“At the time, he was just a guy I was seeing, but now he’s my husband. He introduced me to a Muay Thai gym in the central coast area,” Todd reveals.
“I loved it right away. Learning new movements was really interesting for me because I didn’t come from a martial arts background. So learning to kick was fun because my kicks were probably really [bad] when I started.
“Being able to learn new movements and then perfecting those new movements was something I really enjoyed.”
Struggling To Find Opportunities
Once she fell in love with Muay Thai, Todd could not get enough of the sport.
After practicing for so long, she finally cornered one of her training partners during an amateur bout. From there, the seed was planted for her own career.
“I got to see her fight and got to see her hard work from the gym really pay off in the fight,” the American says. “She TKO’d this girl with some really beautiful knees, and I was like, ‘This is something I really want to do.’ She kind of inspired me to want to do it myself.”
Following that experience, “JT” booked her own amateur bout and she walked away from the ring victorious.
That would be her last taste of competition for a while. She had just completed her master’s program and was simultaneously beginning a new career. While she actively trained, her competitive Muay Thai endeavors were placed on hold.
Four years later, Todd finally had a break in her busy schedule and returned to the sport she loved so much. This time, there was no turning back.
The American tried staying as busy as possible, but she quickly ran into one of her biggest problems yet. Muay Thai is not a sport that is widely promoted in the United States, so she struggled to find opportunities where she could compete on a regular basis.
“In other parts of the world, they’re fighting every weekend, whereas down here, a promoter wants you to sell tickets [to the event], and if you don’t sell tickets, they generally won’t put you on a card,” she explains.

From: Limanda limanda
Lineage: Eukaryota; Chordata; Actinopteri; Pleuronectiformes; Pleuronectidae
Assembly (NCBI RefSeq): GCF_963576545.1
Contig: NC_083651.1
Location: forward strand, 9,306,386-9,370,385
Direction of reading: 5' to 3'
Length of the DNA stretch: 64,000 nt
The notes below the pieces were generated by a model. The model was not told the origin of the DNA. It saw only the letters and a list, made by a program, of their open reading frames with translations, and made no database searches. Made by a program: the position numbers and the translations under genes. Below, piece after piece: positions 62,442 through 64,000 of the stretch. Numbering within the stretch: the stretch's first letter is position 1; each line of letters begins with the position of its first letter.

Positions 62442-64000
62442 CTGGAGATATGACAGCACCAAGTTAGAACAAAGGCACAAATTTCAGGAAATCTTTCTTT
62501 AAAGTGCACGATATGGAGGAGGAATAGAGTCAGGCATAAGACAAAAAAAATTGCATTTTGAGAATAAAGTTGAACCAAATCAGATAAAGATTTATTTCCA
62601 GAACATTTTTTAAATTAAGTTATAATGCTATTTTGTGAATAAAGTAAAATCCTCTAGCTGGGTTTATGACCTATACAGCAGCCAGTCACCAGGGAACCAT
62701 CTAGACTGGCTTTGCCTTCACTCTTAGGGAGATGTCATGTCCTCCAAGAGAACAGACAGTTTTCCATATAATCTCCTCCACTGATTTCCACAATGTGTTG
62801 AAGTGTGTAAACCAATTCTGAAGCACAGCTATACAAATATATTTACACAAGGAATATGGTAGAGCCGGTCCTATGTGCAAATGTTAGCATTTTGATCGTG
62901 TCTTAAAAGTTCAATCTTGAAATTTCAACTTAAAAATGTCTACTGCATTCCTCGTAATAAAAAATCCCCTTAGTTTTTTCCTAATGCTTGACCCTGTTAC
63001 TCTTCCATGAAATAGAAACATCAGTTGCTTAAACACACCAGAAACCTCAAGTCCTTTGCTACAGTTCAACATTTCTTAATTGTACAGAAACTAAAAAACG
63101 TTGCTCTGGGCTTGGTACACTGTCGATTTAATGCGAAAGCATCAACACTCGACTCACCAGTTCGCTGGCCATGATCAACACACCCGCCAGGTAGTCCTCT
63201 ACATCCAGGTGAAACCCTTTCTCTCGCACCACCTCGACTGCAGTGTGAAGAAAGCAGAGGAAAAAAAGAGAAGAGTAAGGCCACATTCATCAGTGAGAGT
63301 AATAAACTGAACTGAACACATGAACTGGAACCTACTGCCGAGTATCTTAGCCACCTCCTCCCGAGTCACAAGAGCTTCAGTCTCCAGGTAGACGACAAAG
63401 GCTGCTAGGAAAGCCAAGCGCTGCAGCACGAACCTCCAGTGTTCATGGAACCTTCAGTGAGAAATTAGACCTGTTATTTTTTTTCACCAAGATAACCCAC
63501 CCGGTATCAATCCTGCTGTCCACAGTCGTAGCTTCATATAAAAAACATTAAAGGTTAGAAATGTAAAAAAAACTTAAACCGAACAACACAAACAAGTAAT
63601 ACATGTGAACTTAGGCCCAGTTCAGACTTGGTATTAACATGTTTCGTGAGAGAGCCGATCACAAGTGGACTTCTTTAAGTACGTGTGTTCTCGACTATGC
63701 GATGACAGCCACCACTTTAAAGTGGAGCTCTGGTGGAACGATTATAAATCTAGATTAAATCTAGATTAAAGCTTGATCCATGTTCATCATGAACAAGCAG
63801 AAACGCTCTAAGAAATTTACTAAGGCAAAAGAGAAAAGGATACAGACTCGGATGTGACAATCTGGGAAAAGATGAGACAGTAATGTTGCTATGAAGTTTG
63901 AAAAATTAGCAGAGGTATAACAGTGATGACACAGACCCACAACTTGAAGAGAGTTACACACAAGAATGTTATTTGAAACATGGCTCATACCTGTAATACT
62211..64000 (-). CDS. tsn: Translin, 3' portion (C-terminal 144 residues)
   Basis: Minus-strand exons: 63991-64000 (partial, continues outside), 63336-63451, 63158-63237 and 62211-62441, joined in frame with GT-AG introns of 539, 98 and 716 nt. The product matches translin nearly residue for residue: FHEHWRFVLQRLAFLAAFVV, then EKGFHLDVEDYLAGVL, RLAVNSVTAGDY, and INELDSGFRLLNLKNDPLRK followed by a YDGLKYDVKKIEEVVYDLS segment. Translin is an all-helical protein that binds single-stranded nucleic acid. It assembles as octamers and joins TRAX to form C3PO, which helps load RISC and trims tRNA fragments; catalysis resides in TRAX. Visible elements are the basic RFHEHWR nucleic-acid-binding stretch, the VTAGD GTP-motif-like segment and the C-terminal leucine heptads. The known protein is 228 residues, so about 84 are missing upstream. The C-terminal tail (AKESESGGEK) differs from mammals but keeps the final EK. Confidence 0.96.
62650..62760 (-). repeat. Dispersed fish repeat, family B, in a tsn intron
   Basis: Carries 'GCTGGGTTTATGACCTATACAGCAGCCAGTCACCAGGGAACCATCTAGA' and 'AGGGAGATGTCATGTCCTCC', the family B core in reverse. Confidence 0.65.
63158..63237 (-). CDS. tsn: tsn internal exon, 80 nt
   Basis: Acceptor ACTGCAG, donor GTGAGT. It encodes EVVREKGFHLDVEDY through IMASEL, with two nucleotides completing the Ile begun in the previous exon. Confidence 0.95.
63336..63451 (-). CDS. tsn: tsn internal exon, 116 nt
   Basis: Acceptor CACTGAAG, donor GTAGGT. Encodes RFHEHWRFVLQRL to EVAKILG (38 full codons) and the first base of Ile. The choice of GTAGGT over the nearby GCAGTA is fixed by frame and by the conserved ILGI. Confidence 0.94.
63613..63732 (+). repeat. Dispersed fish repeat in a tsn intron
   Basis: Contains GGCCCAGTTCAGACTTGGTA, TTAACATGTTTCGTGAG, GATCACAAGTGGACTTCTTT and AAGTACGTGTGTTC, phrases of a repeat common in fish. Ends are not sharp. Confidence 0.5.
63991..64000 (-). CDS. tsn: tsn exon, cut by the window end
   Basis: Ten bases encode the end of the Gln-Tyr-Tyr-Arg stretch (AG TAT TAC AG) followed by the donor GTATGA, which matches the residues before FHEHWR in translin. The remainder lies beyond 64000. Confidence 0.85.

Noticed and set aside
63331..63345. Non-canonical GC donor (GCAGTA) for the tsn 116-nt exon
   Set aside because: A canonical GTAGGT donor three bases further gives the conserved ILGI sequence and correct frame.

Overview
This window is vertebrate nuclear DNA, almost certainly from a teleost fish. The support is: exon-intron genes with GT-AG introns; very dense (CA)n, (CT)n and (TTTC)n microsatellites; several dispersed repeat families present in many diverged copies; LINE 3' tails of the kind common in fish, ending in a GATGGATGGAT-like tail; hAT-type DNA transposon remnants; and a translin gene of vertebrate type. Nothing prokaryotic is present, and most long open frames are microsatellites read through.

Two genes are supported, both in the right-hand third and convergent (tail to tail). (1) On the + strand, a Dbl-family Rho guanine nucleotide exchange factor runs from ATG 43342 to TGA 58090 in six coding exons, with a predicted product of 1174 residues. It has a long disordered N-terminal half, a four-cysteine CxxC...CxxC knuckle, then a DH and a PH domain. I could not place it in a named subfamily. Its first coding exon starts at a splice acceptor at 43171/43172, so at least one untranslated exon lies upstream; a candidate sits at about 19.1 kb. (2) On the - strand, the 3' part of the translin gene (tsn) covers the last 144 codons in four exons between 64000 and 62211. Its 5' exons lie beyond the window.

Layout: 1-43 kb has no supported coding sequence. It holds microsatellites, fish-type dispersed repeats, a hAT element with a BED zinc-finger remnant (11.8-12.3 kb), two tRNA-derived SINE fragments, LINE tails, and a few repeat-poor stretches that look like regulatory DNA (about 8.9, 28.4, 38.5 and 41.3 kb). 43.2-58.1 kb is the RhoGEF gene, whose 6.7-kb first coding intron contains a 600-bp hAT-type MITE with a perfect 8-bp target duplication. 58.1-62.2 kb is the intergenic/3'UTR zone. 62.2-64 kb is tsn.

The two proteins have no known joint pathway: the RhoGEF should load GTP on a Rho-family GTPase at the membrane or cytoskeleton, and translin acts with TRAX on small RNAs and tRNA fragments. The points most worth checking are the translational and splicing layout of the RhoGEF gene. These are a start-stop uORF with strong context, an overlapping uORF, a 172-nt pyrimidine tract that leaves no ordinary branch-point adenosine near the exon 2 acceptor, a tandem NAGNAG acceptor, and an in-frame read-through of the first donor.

“The fights are once a month and if you’re lucky to get on that card, you’re fighting once a month. If not, you’re fighting every two or three months. The opportunities are kind of few and far between compared to other countries.”
Challenging For A World Title
Can Janet Todd shock the and take home ONE gold against Stamp Fairtex?Singapore | 22 February | 7:00PM | LIVE and FREE on the ONE Super App: http://bit.ly/ONESuperApp | TV: Check local listings for global broadcast | Tickets: http://bit.ly/onegreatness19
Posted by ONE Championship on Tuesday, 29 January 2019
To help build up her Muay Thai career, Todd started accepting matches outside of the United States. She began competing in tournaments all across the globe, and started finding success.
In 2017 alone, she participated in 14 bouts and racked up several knockouts. She also claimed a bronze medal at the IFMA World Championships, a bronze medal at the World Games, and a gold medal at the IFMA Pan American Championships.
Now, she will step onto the global stage for martial arts and challenge for the biggest prize of her career — the inaugural ONE Atomweight Muay Thai World Championship.
Todd knows this is an opportunity of a lifetime, and she is putting everything into her preparation at Boxing Works in Torrance, California so she can bring the World Title back home to the United States.
“It will be my first World Title, so obviously I’m super excited about it,” she states.
“I really want to prove to everyone that I’m worthy of that title. I always said I wanted to be the best in the world, and literally, the opportunity is right in front of me. It’s a dream come true.”